Though they had no idea when they first met as students that they’d be at the helm of a groundbreaking start-up, the young entrepreneurs credit Mitacs for providing the guidance and support they needed at a critical juncture in their start-up’s journey.

“Mitacs wasn’t just about funding. Mitacs gave us a leg up when it came to establishing our research protocol and provided the expertise to address algorithmic biases in what we were doing,” said Lacombe.

“Mitacs really helped to build the bridge between our company, McGill University, and the Montreal Children’s Hospital, allowing us to rapidly prototype our device in a medical setting and giving us access to a huge network of hospital professionals in the field who are the ones experiencing the challenges our company aims to solve,” added Powell, NURA Medical COO.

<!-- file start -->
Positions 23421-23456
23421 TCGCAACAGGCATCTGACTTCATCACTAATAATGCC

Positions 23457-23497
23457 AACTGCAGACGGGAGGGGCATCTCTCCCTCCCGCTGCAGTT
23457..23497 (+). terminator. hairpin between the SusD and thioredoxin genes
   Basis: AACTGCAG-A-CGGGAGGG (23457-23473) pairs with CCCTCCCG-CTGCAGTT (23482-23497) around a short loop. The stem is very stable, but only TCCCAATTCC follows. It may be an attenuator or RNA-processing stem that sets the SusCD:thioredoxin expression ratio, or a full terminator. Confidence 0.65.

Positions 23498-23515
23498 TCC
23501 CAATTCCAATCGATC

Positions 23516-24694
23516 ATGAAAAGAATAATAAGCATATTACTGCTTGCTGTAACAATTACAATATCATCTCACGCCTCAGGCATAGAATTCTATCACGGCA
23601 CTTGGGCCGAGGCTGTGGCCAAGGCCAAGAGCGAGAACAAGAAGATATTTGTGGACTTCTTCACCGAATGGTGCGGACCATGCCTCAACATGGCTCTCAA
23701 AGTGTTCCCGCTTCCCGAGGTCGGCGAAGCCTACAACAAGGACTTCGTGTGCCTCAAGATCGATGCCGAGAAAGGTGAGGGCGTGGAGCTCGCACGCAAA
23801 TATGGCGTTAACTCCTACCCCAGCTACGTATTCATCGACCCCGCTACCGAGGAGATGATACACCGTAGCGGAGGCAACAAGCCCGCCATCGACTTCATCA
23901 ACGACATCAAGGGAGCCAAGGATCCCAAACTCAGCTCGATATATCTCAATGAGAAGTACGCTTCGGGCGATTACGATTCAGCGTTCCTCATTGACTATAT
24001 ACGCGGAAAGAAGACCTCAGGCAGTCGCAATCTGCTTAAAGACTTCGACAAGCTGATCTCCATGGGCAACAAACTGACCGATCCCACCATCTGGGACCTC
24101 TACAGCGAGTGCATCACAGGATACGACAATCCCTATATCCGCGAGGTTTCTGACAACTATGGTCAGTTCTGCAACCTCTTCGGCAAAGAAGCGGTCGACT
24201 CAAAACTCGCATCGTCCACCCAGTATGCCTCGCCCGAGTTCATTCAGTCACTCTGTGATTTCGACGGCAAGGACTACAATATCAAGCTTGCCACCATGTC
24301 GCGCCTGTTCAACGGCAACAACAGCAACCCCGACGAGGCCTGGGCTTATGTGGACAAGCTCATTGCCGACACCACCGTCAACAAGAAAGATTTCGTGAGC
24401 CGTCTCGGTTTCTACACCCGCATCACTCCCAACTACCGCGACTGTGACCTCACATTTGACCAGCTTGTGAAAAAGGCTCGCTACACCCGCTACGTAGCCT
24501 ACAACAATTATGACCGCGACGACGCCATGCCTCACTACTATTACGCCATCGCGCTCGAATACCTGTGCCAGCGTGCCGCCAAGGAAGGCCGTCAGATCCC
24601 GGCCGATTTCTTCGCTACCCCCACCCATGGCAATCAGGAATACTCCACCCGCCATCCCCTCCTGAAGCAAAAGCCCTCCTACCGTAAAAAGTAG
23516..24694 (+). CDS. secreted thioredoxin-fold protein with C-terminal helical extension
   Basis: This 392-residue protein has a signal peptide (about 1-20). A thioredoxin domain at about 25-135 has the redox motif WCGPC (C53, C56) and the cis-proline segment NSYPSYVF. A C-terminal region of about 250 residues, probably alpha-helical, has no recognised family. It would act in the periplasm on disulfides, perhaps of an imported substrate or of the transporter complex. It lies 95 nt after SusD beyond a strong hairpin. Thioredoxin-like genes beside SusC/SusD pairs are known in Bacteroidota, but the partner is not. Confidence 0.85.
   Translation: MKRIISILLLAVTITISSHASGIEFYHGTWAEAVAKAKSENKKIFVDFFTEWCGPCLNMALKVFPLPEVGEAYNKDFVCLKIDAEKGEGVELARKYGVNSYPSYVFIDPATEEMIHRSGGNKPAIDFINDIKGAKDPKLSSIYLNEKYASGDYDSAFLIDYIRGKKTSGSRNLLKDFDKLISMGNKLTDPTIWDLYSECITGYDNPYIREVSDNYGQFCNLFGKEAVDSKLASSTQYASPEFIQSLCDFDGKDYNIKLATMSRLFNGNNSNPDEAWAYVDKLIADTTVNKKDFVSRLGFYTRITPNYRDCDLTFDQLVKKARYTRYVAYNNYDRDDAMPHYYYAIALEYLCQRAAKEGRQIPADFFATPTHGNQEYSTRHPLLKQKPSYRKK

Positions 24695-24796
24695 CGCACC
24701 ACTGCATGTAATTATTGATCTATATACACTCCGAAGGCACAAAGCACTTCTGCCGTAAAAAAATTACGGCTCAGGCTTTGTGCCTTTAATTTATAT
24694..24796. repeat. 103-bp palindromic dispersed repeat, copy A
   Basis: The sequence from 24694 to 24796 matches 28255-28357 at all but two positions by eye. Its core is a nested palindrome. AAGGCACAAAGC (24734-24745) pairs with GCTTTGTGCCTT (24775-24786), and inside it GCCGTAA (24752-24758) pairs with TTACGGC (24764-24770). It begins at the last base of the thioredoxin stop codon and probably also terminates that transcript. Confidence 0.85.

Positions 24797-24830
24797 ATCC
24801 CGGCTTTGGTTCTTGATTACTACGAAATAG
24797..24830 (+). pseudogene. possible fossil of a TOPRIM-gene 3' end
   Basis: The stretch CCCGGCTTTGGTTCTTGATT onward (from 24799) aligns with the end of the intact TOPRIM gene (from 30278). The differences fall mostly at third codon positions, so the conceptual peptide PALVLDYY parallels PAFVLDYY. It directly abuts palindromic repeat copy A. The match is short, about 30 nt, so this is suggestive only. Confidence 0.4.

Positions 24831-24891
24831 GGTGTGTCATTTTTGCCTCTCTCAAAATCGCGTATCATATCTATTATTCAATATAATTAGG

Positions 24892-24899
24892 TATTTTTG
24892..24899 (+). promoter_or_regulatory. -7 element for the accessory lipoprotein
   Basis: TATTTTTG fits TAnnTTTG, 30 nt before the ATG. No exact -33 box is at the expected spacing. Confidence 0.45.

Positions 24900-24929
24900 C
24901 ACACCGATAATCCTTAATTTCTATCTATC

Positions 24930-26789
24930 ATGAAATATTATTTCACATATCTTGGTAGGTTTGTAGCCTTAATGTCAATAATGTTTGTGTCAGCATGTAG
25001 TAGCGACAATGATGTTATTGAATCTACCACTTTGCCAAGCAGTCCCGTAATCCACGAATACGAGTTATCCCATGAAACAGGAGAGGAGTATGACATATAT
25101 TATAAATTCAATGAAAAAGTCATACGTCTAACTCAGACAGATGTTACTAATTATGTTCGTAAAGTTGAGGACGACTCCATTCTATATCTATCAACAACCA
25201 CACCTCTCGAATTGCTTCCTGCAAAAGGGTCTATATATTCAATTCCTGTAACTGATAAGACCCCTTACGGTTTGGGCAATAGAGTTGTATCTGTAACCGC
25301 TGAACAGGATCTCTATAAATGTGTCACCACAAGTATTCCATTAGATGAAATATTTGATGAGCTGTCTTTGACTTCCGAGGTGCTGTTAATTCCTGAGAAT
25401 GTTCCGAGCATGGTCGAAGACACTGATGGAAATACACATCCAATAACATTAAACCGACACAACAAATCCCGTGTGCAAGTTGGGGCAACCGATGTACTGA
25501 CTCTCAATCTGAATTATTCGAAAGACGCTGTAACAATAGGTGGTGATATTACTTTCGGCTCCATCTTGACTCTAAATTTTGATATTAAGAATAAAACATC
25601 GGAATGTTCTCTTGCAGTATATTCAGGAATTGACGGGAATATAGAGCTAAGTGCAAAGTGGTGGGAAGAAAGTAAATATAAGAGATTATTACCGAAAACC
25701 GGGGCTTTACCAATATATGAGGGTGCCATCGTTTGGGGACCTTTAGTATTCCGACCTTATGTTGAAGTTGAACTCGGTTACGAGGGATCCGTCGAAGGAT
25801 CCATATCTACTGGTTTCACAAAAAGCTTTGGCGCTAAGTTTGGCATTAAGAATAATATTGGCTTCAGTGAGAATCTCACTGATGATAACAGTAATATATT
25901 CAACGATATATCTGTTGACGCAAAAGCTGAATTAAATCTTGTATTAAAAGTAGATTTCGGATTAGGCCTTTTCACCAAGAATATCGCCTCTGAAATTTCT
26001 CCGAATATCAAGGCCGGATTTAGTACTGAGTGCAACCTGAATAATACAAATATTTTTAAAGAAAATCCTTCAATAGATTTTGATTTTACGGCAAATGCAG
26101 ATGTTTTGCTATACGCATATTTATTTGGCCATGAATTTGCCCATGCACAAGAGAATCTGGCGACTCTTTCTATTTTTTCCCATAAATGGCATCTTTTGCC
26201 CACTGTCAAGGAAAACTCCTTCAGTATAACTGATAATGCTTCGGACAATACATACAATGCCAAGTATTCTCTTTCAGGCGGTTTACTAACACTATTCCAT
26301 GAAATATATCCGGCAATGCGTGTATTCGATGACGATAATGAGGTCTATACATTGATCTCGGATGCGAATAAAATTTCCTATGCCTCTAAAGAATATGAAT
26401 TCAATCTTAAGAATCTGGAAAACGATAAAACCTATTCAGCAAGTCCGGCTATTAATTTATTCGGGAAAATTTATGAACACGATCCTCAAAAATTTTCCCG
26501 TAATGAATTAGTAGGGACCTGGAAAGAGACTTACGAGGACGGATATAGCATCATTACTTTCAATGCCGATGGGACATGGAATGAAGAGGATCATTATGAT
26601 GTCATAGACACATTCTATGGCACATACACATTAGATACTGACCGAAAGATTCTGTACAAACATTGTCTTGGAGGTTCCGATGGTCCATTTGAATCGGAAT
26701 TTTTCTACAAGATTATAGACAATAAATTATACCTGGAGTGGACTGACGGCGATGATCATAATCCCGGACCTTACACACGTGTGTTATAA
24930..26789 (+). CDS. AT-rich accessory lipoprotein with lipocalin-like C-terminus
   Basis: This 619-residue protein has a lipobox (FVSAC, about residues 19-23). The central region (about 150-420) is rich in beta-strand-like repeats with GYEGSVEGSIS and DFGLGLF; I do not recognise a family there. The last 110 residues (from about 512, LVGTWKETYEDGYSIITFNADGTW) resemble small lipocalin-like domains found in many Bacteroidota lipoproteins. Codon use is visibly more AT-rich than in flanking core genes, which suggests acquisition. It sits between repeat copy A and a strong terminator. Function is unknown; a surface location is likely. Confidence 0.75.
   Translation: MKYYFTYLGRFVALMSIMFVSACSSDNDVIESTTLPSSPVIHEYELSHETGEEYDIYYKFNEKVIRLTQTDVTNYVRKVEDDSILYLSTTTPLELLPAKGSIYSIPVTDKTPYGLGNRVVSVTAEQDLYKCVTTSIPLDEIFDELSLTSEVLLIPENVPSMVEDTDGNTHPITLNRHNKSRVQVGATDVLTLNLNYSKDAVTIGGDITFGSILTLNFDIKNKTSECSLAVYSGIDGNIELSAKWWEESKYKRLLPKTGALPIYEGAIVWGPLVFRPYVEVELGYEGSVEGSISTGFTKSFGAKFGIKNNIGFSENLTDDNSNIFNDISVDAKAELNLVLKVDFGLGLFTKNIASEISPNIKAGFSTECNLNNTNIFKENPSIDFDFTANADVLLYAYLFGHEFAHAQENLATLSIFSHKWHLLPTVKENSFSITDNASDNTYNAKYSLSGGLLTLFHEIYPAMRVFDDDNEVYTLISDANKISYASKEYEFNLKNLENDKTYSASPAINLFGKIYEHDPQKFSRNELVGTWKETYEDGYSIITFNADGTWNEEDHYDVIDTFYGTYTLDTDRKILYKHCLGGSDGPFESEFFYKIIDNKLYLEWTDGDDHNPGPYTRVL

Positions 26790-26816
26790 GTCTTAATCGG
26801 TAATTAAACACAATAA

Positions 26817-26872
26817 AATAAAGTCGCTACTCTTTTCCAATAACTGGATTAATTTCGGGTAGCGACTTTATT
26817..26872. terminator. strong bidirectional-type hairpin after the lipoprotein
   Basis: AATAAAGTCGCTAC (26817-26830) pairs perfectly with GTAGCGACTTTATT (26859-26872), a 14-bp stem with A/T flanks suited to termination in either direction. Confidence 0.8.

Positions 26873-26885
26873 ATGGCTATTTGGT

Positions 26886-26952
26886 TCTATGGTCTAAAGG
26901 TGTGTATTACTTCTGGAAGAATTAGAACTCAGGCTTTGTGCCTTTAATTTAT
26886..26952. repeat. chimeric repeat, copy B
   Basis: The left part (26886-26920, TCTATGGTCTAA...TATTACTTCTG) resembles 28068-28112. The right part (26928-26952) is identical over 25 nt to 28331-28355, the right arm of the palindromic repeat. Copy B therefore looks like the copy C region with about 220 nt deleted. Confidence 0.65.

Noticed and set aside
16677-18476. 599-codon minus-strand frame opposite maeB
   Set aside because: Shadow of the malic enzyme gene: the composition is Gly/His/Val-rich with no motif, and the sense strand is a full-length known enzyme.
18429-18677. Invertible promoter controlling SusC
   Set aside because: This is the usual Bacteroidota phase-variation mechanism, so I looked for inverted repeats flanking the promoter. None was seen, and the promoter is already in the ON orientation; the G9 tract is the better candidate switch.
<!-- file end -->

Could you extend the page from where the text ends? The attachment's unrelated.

Mitacs Business Development Director Ralph Chery sees NURA Medical as a shining example of how the right fit between a company, an academic partner, and industry stands to benefit all Canadians. “Mitacs’s innovation work is about making connections that help a young company develop technology faster, so they can commercialize sooner,” he said. “The goal is to help them grow and develop and ultimately, to make a positive impact in the world.”

NURA Medical was profiled as part of the Mitacs Shaping Innovation series. View the video showcasing NURA Medical’s breakthrough technology here.

Mitacs is a not-for-profit organization that fosters growth and innovation in Canada by solving business challenges with research solutions from academic institutions. It is funded by the Government of Canada, the Government of Alberta, the Government of British Columbia, Research Manitoba, the Government of New Brunswick, the Government of Newfoundland and Labrador, the Government of Nova Scotia, the Government of Ontario, Innovation PEI, the Government of Quebec, the Government of Saskatchewan, and the Government of Yukon.

— Mitacs